The government is considering reducing tax breaks for corporate research and development if the corporate income tax rate is cut as sought by Prime Minister Shinzo Abe.
Two new studies describe the latest achievements in growing body parts in a lab and transplanting them into people, this time with nostrils and vaginas.
Toyota has developed an efficient gasoline engine using technology fine-tuned with gas-electric hybrids, in which the Japanese automaker is an industry leader.
The Porsche 918 Spyder plug-in hybrid packs 887 horsepower. CNN was lucky enough to drive the $845,000 monster around the Circuit of the Americas track in Austin, Texas.
The Copenhagen Wheel, funded by Tumblr founder David Karp, is a smartphone controlled motor for your bike.
The world's confectioners are gearing up for Easter and an anticipated sales bonanza of chocolate eggs and Easter bunnies. But one small company has a message for lovers of all things chocolate — print your own.
A Swiss team planning to complete the first round-the-world solar flight next year unveiled a new version of their unique aircraft Wednesday, which they say could remain in the air indefinitely.
It appears that we’re on the cusp of a new world where custom human body parts can be grown or printed for those that need them.
In this issue of IMPO, we recap MODEX 2014, discuss how creating a nimble production environment requires up-to-the-minute information, and learn how the latest technology can improve the ROI of predictive maintenance.
If you ask someone at Apple Computer, the defendant in more cases filed by patent trolls than any other U. S. firm, Apple will probably tell you that a patent troll is a person or organization that acquires a patent solely for the purpose of suing a deep-pocketed firm.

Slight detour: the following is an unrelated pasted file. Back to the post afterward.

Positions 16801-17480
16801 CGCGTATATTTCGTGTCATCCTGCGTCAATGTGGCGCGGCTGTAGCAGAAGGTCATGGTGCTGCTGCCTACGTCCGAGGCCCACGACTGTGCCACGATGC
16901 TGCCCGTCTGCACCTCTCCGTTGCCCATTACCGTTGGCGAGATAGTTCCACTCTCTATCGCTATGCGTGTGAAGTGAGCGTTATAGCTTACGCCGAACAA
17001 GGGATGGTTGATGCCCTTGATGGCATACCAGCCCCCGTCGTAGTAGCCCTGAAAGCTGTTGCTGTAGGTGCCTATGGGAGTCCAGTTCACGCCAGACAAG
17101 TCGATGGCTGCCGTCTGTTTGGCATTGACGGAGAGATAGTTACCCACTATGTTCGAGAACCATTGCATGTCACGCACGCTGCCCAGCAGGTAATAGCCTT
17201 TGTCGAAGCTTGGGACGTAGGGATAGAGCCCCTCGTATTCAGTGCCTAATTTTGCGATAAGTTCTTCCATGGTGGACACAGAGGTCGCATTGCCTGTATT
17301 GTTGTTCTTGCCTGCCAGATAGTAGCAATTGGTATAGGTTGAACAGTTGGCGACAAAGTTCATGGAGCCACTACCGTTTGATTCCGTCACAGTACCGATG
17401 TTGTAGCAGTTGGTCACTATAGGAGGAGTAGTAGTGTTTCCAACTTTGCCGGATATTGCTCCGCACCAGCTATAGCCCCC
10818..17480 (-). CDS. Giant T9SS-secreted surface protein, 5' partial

A U.S. court has awarded Carnegie Mellon University $1.54 billion in a patent dispute with chip maker Marvell Technology.
Automaker Daimler AG is acquiring the remaining shares in a lithium-ion battery cell maker from specialty chemical company Evonik Industries AG as it intensifies its focus on electric cars.
The Rinspeed XchangE is a luxury car that leaves the job of driving to an onboard computer while passengers relax and enjoy the ride.
Take a spin around the globe with GE as they highlight five manufacturing technologies GE researchers are developing.
3D Robotics CEO and Co-Founder Chris Anderson shows off the Iris, an insect-like drone that's rigged with a leveling arm for a GoPro camera.
Tuft and Needle is betting it can apply tech lessons to building a cheaper and more comfortable mattress.
The Poseidon P8 is designed to hunt submarines, but the Navy is using the aircraft to locate wreckage from the missing Malaysian Airlines flight.
Dr. Glenn Green and Scott Hollister came up with the solution to save a young boy's life: use 3D printing to build small splints that would help keep his trachea open until it was strong enough to do so itself.
Who would have expected a toilet to one day filter water, charge a cellphone, or create charcoal to combat climate change?
The Brooklyn Robot Foundry is teaching kids engineering skills not usually taught in normal school classes.
This latest episode of Engineering Newswire from Product Design & Development takes a look at 3D printing documentaries exploring challenges of emerging companies, talks about toilet lights and imagines riding the flying phantom above the water.
The main difference between lithium-ion and lithium-air batteries is that the latter replaces the traditional cathode — a key battery component involved in the flow of electric current — with air. That makes the rechargeable metal-air battery lighter with the potential to pack in more energy than its commercial counterpart.
The next generation of the well-known Goodyear blimp has made its first flight, cruising over part of northeast Ohio beneath bright blue skies.
Autonomous driving has long been on the to-do list for car manufacturers, but within the last year consumer interest has spurred inquisition in both the engineering community, as well as the legal arena.
Benjamin Bishop, 60, admitted to keeping classified documents at his home, including ones outlining the U.S. Pentagon's China strategy and the U.S. military's force posture in Asia and the Pacific.